Harlan> it.  Please remember the scope and complexity of the problem case.
Harlan> It's much easier to have a simpler solution if one is prepared to
Harlan> ignore certain problems.  Another case in this point is Maildir.

Harlan> If somebody is in the situation where they know they have specific
Harlan> requirements for time, they are in the situation where they have
Harlan> enough altitude on their requirements to know the costs/benefits of
Harlan> what is involved in getting there.

Unruh> Well, I disagree. The sign of a good piece of software is that it
Unruh> does what it needs to do despite the user having a bad idea of how to
Unruh> accomplish the task.

Sounds like NTP.  Folks often have pretty bad ideas about what they "need"
to do or what problems they think they are solving by doing strange things
and the code works anyway.

But more to the point, what is the *problem* you are trying to solve?  You
are still communicating to me that we can do *better* and I agree with you.
You have not yet communicated to me that there is a *problem*.

Unruh> The use of software should not be an esoteric
Unruh> exercise.

While this may be a surprise to some (or painfully obvious to others), I am
not a chime-head.

I have had no trouble bringing up ntpd on *lots* of systems in *lots* of
places using some real simple ntp.conf files for the client boxes and only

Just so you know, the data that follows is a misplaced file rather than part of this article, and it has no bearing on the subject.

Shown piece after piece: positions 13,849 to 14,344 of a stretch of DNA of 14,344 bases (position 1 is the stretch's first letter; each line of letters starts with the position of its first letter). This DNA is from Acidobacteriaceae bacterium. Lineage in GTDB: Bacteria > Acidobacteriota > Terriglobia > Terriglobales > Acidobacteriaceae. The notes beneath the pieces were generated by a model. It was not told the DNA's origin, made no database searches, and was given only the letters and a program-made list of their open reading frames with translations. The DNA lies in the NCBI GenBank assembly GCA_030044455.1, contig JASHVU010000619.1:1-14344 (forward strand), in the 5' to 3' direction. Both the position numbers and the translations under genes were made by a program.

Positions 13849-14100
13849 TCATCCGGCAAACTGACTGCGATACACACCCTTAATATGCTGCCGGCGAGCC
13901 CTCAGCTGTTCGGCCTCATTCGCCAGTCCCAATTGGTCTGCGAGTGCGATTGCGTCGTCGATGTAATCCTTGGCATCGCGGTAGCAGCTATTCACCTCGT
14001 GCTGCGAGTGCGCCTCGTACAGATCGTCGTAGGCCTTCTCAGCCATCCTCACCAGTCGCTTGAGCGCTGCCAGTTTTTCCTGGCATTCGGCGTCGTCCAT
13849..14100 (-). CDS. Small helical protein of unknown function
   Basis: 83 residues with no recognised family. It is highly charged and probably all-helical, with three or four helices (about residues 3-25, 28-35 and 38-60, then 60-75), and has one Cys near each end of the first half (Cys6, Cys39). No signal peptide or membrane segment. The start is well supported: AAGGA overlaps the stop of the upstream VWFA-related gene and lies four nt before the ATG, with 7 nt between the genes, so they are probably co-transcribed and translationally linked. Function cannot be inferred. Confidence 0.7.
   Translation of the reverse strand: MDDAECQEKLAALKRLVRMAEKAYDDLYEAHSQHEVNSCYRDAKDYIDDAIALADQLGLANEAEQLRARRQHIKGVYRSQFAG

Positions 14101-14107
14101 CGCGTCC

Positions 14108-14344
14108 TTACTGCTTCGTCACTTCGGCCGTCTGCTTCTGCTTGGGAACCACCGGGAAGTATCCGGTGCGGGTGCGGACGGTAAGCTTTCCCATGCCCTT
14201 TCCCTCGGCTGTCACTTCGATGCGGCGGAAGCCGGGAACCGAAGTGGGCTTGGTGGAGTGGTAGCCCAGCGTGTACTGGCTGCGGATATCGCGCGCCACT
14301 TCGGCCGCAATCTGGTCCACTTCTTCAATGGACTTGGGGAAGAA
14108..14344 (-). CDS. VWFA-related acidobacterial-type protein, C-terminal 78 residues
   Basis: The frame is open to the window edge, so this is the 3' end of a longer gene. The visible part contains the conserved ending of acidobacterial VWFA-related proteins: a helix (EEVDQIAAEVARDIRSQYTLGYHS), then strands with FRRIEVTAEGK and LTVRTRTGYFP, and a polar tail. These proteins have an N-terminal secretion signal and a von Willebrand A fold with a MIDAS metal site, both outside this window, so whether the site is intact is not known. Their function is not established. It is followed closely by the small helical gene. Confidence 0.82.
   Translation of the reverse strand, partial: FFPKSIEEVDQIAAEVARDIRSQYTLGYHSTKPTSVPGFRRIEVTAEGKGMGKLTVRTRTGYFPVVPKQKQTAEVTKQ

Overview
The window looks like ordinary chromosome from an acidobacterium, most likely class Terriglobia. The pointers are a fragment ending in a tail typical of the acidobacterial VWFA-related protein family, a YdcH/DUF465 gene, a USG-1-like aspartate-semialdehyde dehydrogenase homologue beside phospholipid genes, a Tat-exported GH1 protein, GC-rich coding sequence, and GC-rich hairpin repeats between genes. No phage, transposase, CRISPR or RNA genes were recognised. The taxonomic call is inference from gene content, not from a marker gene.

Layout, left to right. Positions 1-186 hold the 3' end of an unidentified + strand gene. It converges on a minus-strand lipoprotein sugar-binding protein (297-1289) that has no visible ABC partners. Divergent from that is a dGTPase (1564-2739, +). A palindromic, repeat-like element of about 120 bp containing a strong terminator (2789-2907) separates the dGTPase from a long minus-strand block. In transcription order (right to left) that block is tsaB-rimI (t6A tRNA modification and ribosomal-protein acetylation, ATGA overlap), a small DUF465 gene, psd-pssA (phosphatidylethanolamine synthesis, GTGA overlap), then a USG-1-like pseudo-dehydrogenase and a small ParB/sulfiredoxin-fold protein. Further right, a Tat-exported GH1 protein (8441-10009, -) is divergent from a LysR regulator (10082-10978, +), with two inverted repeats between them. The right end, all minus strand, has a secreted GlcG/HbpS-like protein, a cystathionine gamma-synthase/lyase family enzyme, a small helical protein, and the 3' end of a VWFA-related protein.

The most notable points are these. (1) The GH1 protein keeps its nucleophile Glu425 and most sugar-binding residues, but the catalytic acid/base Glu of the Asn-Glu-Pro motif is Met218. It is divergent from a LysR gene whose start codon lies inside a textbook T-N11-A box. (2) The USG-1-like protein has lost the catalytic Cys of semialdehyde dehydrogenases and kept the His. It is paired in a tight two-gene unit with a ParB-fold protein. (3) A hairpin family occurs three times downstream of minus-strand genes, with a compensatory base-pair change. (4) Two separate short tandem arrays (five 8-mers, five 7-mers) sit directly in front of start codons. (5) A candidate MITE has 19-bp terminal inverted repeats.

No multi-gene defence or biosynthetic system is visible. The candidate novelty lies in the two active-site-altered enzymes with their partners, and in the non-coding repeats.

slightly more complicated config files for the internal servers.

I'm not a fan of esoterica.  I like things clean and simple.

Unruh> Let me again bring up chrony. It manages to get the system
Unruh> into msec of the right time on a timescale of minutes, not hours. It
Unruh> had a very different model for the clock control mechanism from
Unruh> ntp. From what I have seen now, both in a local net system ( with
Unruh> .2ms roundtrip times) and an adsl connection (20ms round trip times)
Unruh> chrony also does as good a job or better than ntp at disciplining the
Unruh> clock. I have just ordered another Garmin 18LVC so I can make
Unruh> measurments as to how well chrony and ntp actually discipline the
Unruh> adsl system's time to true time despite all of the noise that adsl
Unruh> adds to the measurement process. (both ntp and chrony seem to have
Unruh> about the same standard deviation in the measured offset, so that
Unruh> gives no information as to how well the clock is actually
Unruh> disciplined-- one could discipline it to 5usec and the other to
Unruh> 100usec and you could not tell the difference from the measured times
Unruh> which have a variance of 500usec due to round trip problems).

OK, and since you brought it up again I'll respond again: So What?

Again, are you saying "Hey, I see that chrony seems to do much better than
ntpd in these areas - can we make ntpd do that well too in those same areas
without making things worse in areas that chrony does not address?" or are
you saying "ntpd is broken in the situation of X and here is why"?  Or is it
something else?
Harlan Stenn <stenn at ntp.org>
http://ntpforum.isc.org  - be a member!